Long live the story
“In uncertain times in particular, it is crucial to have an unambiguous story that you can tell your employees. A story that makes clear what the organisation stands for and where it is heading.” But how do you create that story? Six questions for Marianne Jaarsma, strategist at PROOF and author of the agency’s sixth book, to be published in early 2021.
What do you mean by a story?
“By story, I simply mean having written down what your organisation stands for, its ambition and what your employees can contribute to this. The story should be relevant to each internal target group and written in normal, everyday language so that everyone in the organisation understands it.”
Why is it important to have a story?
“First of all, a story provides context and direction. A story gives employees a picture of the challenges the organisation faces and the choices the organisation is making. In addition, a story creates connections. Is the organisation’s ambition a good fit with that of the employee and does it make them enthusiastic? Lastly, a story drives consistency. Once you have agreed what wording to use, you can implement this consistently across all communication.
“For these three reasons, having a story is not only crucial for employees during uncertain or changing times, but also where remote working is the norm and employees may miss that feeling of connection with their colleagues, supervisor or employer.”
How do you develop a powerful story?
“The key aspects in creating a story are making choices and focusing. Think about how much you typically remember when you hear a story and then ask yourself what, as a minimum, you want your employees to remember. In other words, what should the mantra be? Force yourself to get to the point: why do we do what we do, what do we strive for and what are the steps to realise our ambition? Above all, remember to think about how you plan to get there and what you expect from employees. Write everything down as concretely as possible. There is nothing more confusing than being served up half a story that leaves you wondering “but how” after you have read it. People switch off then.”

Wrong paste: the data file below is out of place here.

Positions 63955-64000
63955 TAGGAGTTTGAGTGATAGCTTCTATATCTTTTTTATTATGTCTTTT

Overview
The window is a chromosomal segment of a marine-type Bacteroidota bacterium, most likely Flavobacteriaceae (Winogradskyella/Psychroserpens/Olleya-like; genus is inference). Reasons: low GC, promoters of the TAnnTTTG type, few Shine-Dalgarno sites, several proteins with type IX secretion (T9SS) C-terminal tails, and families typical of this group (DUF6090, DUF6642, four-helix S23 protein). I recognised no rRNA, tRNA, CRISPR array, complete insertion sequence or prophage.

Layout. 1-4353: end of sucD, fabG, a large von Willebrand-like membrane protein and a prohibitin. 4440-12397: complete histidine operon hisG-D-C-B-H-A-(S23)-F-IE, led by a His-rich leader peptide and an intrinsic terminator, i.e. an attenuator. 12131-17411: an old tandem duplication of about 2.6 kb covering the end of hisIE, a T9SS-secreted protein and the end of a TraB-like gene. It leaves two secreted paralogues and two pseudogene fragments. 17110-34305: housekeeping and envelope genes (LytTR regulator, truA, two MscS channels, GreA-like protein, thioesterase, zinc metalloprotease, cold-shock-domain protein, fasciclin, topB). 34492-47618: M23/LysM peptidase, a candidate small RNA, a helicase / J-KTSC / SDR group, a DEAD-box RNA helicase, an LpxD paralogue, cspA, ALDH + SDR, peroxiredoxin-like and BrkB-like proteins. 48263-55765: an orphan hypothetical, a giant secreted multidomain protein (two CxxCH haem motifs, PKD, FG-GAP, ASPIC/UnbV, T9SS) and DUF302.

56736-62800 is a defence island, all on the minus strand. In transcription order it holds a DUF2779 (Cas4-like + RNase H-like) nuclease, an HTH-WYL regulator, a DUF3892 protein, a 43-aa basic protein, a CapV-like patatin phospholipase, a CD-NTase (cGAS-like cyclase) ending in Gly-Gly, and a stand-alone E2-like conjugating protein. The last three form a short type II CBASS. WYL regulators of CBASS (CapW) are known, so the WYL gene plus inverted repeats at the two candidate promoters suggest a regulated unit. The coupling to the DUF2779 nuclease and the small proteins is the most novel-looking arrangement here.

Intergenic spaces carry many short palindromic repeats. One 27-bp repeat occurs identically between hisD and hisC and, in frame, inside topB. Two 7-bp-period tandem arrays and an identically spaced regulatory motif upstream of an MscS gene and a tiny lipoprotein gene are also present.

Do you have any advice to help organisations get to the heart of their story?
“At PROOF, we often summarise the story in a picture or illustration. Visualising it helps you to figure out if your story is logical. And it really forces you to filter out the most important points. After all, your story has to fit on one side of A4.”
What role does Communications play in story development?
“The Communication department should govern the story. It should summarise the organisation’s strategy in language that is understandable and make it SMART. This story then forms the basis for all communication. It is also the Communication department’s responsibility to train management to be consistent when telling the story, and to equip managers to talk with their teams about the story’s content and act accordingly. Communications filters the core messages per target group (internal and external) to make the story relevant to everyone and brings the story to life with the right activation steps and evidence.”
You made a point of mentioning management. Why?
“If the story coming from senior management is ambiguous, is presented unconvincingly or is not matched by actions, you cannot expect the rest of the organisation’s employees to adopt it. We believe that organisational alignment begins in the boardroom.”